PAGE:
Wednesday, January 28, 2015

The Militarization of Police Forces as Violative of the Third Amendment, Part IV: Badges and Incidents Military Occupation

C.            The Third Amendment Protects Us from the Incidents and Badges of Military Occupation

             With respect to race, in enacting the October 2009 Matthew Shepard and James Byrd, Jr. Hate Crimes Prevention Act, Congress made the following finding:

Slavery and involuntary servitude were enforced, both prior to and after the adoption of the 13th amendment to the Constitution of the United States, through widespread public and private violence directed at persons because of their race, color, or ancestry, or perceived race, color, or ancestry. Accordingly, eliminating racially motivated violence is an important means of eliminating, to the extent possible, the badges, incidents, and relics of slavery and involuntary servitude. (National Defense Authorization Act for Fiscal Year 2010, PL 111-84, October 28, 2009, 123 Stat 2190; See also Jennifer Mason McAward, DEFINING THE BADGES AND INCIDENTS OF SLAVERY.  Journal of Constitutional Law, Vol. 14:3 (February 2012) at 563; at; accessed on January 28, 2015 at 9:29 p. m. P. S. T.)
What, however, qualifies as a badge or incident of slavery? Does this concept refer only to a public law that discriminates against African Americans or, more generally, on the basis of race? Alternatively, does it encompass any public or private practice that “perpetuates [racial] inferiority?” Or is its scope even broader, extending to “any act motivated by arbitrary class prejudice?” (Jennifer Mason McAward, DEFINING THE BADGES AND INCIDENTS OF SLAVERY, supra, at 564).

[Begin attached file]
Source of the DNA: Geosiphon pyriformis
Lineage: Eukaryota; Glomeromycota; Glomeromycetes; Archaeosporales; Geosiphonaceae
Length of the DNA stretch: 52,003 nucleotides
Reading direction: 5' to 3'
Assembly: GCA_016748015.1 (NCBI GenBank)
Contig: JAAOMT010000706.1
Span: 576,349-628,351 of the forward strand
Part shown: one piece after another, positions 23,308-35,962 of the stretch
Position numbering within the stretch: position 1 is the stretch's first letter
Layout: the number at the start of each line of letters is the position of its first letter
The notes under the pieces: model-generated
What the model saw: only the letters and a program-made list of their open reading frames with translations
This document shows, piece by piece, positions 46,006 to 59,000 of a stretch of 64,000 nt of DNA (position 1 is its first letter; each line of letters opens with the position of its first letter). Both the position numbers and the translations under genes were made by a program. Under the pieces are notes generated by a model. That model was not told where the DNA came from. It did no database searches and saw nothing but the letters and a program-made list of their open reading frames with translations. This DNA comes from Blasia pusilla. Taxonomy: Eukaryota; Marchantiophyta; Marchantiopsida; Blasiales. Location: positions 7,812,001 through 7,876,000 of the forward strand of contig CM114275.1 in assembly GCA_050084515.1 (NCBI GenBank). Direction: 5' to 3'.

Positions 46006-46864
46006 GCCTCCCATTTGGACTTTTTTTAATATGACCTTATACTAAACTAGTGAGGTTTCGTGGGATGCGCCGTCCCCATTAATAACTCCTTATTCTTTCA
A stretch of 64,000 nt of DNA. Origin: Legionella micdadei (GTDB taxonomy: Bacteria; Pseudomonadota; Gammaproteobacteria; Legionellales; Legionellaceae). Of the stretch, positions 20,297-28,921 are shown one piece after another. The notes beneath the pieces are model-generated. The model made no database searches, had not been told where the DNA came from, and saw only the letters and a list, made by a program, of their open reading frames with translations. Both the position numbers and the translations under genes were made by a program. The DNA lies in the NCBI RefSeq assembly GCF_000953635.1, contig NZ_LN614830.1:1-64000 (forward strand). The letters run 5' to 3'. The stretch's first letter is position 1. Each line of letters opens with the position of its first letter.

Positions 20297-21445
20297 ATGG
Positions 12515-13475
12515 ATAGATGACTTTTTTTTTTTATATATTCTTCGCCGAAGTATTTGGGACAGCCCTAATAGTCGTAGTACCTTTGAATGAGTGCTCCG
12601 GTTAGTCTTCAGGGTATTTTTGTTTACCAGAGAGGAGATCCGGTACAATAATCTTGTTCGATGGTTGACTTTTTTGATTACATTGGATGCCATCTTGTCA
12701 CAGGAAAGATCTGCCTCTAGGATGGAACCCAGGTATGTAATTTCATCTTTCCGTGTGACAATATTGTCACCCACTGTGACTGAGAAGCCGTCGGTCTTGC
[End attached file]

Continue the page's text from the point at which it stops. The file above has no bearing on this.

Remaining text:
The Thirteenth Amendment promised the freed slaves “universal civil and political freedom.” The concept of the “badges and incidents of slavery” is meant to assist Congress in identifying ways in which it can fulfill that promise and, at the same time, to mark the outer boundaries of the Section 2 power. Indeed, the terms “badge” and “incident” are terms of art that refer to specific aspects of the slave system and its legacy. (Jennifer Mason McAward, DEFINING THE BADGES AND INCIDENTS OF SLAVERY, supra, at 566).

With respect to the Third Amendment, to analogize the goals of Professor McAward’s article by paraphrase, we must develop and provide a conceptual framework for interpreting and identifying the badges and incidents of the “quartering” of para-military police forces within a modern context. Such a framework not only will assist Congress in crafting Third Amendment legislation and the federal courts in policing the outer boundaries of our fundamental rights under the Third Amendment to be free from military occupation by heavily armed para-military police forces. (Jennifer Mason McAward, DEFINING THE BADGES AND INCIDENTS OF SLAVERY, supra, at 566).

        The examples provided earlier in the discussion are indicative of police conduct and practices that can be considered badges and incidents of a military occupying force rather than police forces. 

         To be continued...

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